Older adults experience disproportionately higher rates of postoperative complications and poorer outcomes than their younger counterparts (1,2). Despite efforts to promote optimal care for older patients, current perioperative risk assessments lack meaningful and specific measures, and have been cited as too time-consuming for busy surgeons (3). As such, our objective was to evaluate the association of self-reported preoperative functional and cognitive abilities with complications among older adults undergoing high-risk surgery. Such knowledge may better inform surgical decision-making and allow for earlier introductions to palliative care among this vulnerable patient population.
Using data from the Health and Retirement Study Survey linked to Centers for Medicare and Medicaid Services Part-A and B claims, we evaluated all adults ≥65 years old who underwent high-risk elective surgery (≥1% inpatient mortality) between 1992–2012 (4). Primary exposure variables included self-reported preoperative functional and cognitive abilities. Baseline functional status was determined by the number of activities of daily living (ADLs) and instrumental activities of daily living (IADLs) requiring assistance (0= none, 1–3= mild-moderate, ≥4= severe functional limitations) (5). Baseline cognitive status was determined by a 27-point scale encompassing memory, serial-7 subtractions, naming and orientation (≥11= normal, 7–10= mild, 0–6= moderate-severe cognitive impairment) (5). Secondary exposure variables included specific ADL and IADL deficiencies. The primary outcome was development of a serious postoperative complication within 30-days following index operation identified by ICD-9 codes (Table 1, footnote).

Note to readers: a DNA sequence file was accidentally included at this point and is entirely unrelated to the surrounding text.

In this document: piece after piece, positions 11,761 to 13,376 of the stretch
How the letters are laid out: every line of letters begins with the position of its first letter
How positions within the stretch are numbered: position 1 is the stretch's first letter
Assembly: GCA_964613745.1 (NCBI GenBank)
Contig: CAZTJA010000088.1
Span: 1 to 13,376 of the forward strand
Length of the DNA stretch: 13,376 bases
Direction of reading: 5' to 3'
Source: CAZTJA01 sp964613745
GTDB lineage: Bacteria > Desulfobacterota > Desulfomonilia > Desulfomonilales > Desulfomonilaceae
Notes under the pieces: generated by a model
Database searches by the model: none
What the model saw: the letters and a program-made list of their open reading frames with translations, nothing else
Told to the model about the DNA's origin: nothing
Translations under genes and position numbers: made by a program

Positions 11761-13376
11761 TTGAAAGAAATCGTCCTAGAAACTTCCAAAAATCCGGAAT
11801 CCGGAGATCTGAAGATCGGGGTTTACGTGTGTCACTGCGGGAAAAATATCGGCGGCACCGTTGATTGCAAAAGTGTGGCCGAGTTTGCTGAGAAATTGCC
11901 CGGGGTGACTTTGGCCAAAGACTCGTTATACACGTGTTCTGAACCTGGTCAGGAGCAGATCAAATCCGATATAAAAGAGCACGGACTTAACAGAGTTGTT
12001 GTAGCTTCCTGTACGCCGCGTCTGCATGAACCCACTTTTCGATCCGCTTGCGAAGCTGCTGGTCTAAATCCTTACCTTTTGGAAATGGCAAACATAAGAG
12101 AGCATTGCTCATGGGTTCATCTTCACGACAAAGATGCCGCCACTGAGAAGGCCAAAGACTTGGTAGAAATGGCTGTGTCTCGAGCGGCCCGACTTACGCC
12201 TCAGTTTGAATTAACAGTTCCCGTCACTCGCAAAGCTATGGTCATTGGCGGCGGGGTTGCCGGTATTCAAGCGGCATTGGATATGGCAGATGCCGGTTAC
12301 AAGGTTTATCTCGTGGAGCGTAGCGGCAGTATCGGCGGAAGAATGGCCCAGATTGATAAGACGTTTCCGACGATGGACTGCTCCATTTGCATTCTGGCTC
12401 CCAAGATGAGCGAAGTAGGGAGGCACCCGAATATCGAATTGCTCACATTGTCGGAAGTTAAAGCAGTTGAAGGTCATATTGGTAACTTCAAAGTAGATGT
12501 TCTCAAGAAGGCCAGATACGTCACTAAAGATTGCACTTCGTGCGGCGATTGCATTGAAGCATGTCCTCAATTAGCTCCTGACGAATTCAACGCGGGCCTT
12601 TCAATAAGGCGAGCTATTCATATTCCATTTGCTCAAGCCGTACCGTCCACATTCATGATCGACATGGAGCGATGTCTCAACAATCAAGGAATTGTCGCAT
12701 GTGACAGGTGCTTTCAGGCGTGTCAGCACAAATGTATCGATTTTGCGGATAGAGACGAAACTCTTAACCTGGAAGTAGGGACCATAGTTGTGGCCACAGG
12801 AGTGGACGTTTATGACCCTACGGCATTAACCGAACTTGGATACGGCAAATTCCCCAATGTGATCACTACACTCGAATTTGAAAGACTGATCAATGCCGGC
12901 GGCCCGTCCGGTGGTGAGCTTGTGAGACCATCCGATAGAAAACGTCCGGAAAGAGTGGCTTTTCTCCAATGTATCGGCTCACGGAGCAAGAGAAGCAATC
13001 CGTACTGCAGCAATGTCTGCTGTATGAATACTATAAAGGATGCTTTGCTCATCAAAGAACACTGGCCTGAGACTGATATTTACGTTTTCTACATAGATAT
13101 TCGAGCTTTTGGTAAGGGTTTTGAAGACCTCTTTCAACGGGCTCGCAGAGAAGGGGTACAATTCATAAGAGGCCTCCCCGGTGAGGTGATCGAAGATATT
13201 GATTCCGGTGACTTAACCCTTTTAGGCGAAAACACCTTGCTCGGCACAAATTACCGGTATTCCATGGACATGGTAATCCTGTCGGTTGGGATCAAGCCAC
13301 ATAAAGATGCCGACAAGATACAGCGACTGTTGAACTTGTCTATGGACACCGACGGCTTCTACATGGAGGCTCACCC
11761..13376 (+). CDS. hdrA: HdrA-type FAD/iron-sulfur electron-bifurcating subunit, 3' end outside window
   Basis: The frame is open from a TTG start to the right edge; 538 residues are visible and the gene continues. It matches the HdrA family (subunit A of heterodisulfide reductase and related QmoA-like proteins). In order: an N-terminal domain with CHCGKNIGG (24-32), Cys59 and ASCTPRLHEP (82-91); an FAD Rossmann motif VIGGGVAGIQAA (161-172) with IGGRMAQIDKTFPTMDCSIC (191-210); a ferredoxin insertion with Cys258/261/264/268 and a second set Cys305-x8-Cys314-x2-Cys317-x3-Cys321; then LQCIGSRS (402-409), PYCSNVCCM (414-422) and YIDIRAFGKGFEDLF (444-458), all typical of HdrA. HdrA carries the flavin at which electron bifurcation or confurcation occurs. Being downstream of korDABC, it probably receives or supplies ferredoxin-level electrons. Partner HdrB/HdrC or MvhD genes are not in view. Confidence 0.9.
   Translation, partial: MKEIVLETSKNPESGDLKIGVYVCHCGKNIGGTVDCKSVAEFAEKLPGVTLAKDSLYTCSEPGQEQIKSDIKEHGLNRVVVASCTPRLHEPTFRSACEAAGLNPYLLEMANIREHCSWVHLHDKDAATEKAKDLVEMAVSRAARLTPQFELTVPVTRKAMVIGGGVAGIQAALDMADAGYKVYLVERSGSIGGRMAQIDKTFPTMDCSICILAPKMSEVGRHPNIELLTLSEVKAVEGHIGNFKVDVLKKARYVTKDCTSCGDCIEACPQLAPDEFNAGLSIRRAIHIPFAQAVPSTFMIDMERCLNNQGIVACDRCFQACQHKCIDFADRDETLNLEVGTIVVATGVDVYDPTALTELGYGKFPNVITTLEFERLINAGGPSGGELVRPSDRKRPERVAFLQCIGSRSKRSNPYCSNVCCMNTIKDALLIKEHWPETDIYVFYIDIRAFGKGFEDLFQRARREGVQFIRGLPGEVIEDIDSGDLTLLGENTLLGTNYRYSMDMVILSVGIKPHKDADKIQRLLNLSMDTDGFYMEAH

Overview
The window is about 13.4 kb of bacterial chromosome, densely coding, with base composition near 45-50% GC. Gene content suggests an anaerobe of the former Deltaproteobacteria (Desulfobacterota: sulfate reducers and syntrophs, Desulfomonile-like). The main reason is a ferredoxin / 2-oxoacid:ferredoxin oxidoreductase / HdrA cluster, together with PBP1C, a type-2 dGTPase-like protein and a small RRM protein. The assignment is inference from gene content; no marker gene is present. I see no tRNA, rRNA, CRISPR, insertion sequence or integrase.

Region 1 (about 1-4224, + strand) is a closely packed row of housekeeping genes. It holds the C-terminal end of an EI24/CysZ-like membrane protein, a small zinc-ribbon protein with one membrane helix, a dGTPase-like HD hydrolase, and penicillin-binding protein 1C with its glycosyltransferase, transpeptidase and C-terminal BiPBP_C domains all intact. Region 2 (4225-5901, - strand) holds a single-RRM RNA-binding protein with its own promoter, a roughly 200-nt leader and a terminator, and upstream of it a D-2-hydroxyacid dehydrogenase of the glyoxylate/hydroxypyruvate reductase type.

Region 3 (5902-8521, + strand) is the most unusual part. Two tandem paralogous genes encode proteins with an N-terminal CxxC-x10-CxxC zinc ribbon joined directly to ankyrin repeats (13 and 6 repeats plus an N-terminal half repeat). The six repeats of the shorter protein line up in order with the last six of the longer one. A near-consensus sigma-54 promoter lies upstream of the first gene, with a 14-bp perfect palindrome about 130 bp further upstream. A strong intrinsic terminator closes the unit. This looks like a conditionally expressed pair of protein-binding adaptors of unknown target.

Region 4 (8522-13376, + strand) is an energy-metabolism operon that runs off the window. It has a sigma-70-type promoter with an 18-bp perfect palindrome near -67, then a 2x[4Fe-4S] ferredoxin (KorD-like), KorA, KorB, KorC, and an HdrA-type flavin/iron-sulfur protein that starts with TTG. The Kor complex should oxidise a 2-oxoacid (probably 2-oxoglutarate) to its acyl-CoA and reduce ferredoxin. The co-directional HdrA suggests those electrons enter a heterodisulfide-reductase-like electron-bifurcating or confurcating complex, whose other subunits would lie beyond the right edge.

Student’s t-test was used to compare means and chi-square test was performed for categorical variables. Multivariable logistic regression was used to analyze outcomes with the following covariates: age, gender, comorbidity score, surgery type, functional status, cognitive status, and year of surgery (Table 1). Statistical significance was set at P<0.05 with two-sided tests. All analyses were performed with SAS version 9.4. This study was deemed exempt by the Michigan Medicine Institutional Review Board.
Of 1,197 older adults who underwent high-risk surgery, 46% (n=545) were male with a mean age of 74.7 years (SD 6.3) (Table 1). Overall, 42% (n=501) developed ≥1 serious postoperative complication. Among primary exposure variables, moderate (aOR 1.52, 95% CI: 1.14–2.04) and severe (aOR 1.55, 95% CI: 1.00–2.46) functional limitations were independently associated with serious postoperative complications compared to no functional limitation (Table 1). Cognitive impairment was not associated with serious postoperative complications. Among secondary exposure variables, the inability to bathe (aOR 3.01, 95% CI: 1.59–5.71) or walk (aOR 1.79, 95% CI: 1.21–2.63) were independently associated with increased odds of developing serious postoperative complications (Figure 1).